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Authors: Louisa Trent

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The Devil of Nettlewood (The Anarchy Tales)

BOOK: The Devil of Nettlewood (The Anarchy Tales)
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The Anarchy Tales 1:

The Devil of Nettlewood

 

 

Louisa Trent

 

 

 

www.loose-id.com

 

The Anarchy Tales 1: The Devil of Nettlewood

Copyright © January 2011 by Louisa Trent

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eISBN 978-1-60737-933-1

Editor: Crystal Esau

Cover Artist: Christine M. Griffin

Printed in the United States of America

Published by

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This e-book is a work of fiction. While reference might be made to actual historical events or existing locations, the names, characters, places and incidents are either the product of the author’s imagination or are used fictitiously, and any resemblance to actual persons, living or dead, business establishments, events, or locales is entirely coincidental.

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Prologue

 

The year 1138, England, during the tumultuous reign of King Stephen

Lord Spur reined in his galloping steed, raised an
oliphant
horn to his lips, and blew three short blasts into the ivory tusk. The thrice trumpeting would alert his hunting party of their quarry’s location and advise them to make haste lest the wild boar they tracked escape farther into the reserve, a forbidding place of gnarled oak and thorny briars, a place altogether unwelcoming.

A place, by all accounts, that resembled its cruel overlord.

Spur smiled tightly. Who was he to disagree?

Point of fact, he sanctioned the innuendos, the insinuations—the outright lies—circulating about him. Verily, he courted the speculation as he would a strumpet, his aim to pry her thighs apart until the rosebud showed. He did so favor rosebuds. When behind his broad back, his populace said the uncivilized territory bore a striking similarity to their callous liege, how he equaled if not surpassed the land’s harsh and uncompromising nature, and so on and so forth, Spur could only nod his head in enthusiastic approval. The day he overheard himself referred to at the royal palace—the calumny committed behind a raised hand, naturally—as “the Devil of Nettlewood,” he actually applauded the gossip’s astuteness.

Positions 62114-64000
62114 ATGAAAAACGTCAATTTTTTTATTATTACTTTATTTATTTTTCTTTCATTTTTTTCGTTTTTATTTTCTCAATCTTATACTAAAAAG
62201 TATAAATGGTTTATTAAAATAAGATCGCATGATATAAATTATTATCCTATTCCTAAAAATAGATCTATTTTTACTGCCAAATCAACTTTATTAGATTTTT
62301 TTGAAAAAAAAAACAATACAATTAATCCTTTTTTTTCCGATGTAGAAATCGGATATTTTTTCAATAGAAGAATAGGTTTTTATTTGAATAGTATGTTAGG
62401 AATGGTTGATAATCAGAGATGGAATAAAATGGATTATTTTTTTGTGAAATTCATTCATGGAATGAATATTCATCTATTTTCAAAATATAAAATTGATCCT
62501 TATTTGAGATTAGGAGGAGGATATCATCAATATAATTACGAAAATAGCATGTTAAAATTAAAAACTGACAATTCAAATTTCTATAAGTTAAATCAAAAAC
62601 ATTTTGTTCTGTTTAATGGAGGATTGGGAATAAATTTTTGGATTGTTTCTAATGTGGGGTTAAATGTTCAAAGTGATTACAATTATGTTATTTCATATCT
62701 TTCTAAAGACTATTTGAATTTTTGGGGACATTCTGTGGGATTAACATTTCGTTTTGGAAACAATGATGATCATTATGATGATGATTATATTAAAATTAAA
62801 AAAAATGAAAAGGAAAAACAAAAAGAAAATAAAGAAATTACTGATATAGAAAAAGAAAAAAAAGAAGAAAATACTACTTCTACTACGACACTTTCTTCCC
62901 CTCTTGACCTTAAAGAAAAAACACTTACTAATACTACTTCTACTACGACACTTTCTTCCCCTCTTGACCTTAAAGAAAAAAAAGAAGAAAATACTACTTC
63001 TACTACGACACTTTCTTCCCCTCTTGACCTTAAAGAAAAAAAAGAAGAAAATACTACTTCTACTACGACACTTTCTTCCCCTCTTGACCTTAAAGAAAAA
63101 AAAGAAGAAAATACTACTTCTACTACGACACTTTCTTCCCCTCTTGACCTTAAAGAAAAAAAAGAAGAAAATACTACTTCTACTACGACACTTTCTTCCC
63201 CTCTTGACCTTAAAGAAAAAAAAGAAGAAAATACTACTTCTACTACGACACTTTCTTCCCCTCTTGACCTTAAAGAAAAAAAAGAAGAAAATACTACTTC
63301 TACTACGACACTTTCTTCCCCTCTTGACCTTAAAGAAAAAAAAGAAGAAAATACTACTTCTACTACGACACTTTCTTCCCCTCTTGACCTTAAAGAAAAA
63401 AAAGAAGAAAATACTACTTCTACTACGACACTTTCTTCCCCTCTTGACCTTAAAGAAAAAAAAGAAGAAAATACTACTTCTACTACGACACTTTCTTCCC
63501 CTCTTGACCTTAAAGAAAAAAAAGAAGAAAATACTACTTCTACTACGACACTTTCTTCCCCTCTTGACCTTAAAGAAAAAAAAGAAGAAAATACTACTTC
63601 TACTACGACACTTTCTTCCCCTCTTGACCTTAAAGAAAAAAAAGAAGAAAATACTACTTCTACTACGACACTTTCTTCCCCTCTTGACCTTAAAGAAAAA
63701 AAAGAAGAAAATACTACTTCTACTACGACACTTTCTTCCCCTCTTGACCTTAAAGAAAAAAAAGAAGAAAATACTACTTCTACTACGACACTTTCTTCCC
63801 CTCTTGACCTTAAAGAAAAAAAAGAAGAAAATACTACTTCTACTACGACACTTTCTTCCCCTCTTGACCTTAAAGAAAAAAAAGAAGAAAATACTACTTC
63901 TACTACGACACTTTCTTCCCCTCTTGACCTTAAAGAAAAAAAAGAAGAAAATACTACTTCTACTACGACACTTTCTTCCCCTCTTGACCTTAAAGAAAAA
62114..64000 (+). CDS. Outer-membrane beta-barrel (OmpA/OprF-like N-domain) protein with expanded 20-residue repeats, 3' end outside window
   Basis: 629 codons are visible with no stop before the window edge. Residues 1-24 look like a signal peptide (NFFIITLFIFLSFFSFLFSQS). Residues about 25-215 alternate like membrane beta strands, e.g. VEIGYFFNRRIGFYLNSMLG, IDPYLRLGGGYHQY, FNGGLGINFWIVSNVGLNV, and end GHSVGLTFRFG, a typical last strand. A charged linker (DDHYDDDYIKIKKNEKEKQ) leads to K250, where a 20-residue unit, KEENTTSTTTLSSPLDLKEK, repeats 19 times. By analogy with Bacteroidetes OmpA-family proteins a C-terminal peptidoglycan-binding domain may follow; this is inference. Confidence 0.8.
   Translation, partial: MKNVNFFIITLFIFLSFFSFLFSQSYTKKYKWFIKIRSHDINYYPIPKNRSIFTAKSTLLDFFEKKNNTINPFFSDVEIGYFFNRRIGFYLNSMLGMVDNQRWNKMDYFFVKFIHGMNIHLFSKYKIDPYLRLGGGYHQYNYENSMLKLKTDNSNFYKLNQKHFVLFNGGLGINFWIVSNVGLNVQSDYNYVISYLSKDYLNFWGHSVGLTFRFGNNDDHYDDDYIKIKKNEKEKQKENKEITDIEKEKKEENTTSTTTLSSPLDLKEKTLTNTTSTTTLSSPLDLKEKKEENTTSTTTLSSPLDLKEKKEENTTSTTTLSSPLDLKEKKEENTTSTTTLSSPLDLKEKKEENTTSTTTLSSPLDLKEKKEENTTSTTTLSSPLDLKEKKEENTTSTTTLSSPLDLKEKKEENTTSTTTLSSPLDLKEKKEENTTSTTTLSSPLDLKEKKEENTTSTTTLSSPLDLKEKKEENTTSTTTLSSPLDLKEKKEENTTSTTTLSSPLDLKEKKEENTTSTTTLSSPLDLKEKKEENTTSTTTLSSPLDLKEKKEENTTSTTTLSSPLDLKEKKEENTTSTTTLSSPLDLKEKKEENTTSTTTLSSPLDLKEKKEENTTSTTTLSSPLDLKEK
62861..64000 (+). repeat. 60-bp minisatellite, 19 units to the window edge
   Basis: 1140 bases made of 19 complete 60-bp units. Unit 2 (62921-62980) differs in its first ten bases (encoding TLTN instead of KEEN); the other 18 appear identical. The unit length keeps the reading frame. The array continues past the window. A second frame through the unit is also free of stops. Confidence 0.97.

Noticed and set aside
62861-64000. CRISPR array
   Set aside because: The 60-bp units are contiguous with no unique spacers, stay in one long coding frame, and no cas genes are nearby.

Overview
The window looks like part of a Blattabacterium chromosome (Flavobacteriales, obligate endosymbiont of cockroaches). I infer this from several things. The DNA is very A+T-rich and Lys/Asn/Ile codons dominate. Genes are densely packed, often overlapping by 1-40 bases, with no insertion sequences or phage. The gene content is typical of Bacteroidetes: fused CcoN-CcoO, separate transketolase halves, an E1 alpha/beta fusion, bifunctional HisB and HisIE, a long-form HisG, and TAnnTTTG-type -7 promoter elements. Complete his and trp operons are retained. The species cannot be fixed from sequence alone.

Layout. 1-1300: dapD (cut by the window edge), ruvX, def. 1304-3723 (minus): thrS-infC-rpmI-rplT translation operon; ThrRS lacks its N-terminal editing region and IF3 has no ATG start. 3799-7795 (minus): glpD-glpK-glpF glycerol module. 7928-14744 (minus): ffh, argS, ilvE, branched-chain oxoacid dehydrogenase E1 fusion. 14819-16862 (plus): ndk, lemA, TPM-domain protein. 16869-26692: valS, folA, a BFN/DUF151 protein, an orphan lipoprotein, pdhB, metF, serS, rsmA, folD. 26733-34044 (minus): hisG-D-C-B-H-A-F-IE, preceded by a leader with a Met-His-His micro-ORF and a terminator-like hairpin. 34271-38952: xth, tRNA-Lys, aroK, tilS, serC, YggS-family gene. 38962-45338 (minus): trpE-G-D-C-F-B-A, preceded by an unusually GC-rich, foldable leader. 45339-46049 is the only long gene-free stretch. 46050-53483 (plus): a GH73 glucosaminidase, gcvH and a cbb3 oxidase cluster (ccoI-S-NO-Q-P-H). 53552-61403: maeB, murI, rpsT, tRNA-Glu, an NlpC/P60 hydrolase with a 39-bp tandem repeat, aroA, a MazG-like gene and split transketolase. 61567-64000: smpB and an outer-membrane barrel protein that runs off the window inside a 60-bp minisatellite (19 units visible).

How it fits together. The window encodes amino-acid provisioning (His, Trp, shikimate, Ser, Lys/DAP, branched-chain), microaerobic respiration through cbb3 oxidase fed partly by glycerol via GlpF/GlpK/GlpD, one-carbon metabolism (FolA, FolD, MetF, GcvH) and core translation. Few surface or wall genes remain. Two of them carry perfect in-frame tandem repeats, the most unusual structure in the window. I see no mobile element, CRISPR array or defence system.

Though not easily swayed, he was not above such flattery. After all, the endearment had rather a nice
sting
to it. And a good thing he thought so too for the pet name had stuck.

If tales of his kicking sweet puppy dogs and gobbling up cooing newborns and raping pious novices as they prayed in their cloistered nunneries saved his arse and the collective posteriors of the people he served, where was the harm in the slander?

So what if he were not nearly as diabolical as he would have others believe. The truth was, no saint in the making was he, no wayward angel looking to find a way back to heaven, no penitent sinner seeking forgiveness on his knees. Any kneeing to be done fell under the auspices of those who toadied to him.

And to women, naturally. He had never been one to look a carnal opportunity in the mouth and refuse.

Christ’s prick, but he did have his manly urges. Dark urges. Shamefully dark, carnal urges no paramour had ever fully appeased. He wallowed in his excesses, celebrated his wickedness, and encouraged his people to think the worst of him. Indeed he worked damnably hard to give his serfdom no reason to change their lowly estimation of him. Let those vassals who owed him their allegiance call him unyielding. Let those subjects he governed name him as inhospitable as the lands he oversaw. Let those lovers once fucked, then scorned, vilify him. So long as, pray God, the tittle-tattle kept enemies away from his fortress gates, he would continue to substantiate the vilest of rumors about himself with suitable misbehavior.

In the heat of battle, only a witless fool tampers with a winning military strategy.

And this was no ordinary skirmish. Keeping himself and his people alive under the reign of King Stephen amounted to naught less than outright war.

Golden sunlight strained through a sieve of heavy green foliage. Beneath a canopy of twisted vines, Spur returned his horn to his destrier’s saddle and then took up his spear. Narrowing his gaze on the rough terrain, he scanned the area for any betraying signs of the animal’s presence.

No easy feat given the overgrowth of brambles. The bristled beast might attack any moment, felling him sight unseen.

Ha! As if he would allow such a calamity to befall him. As he had no son, no successor in line, his demise would toll the death knell for those who depended upon his rule. For that reason alone, he intended to live well and long.

Despite the fondest wishes of his people. Silly idiots. Sniveling sheep, the lot of them.

Done with waiting for his hunting party to arrive, Spur jumped to the ground, his lance in hand. Patience had never been his strong suit; its snug fit chafed his bones. Up ahead, his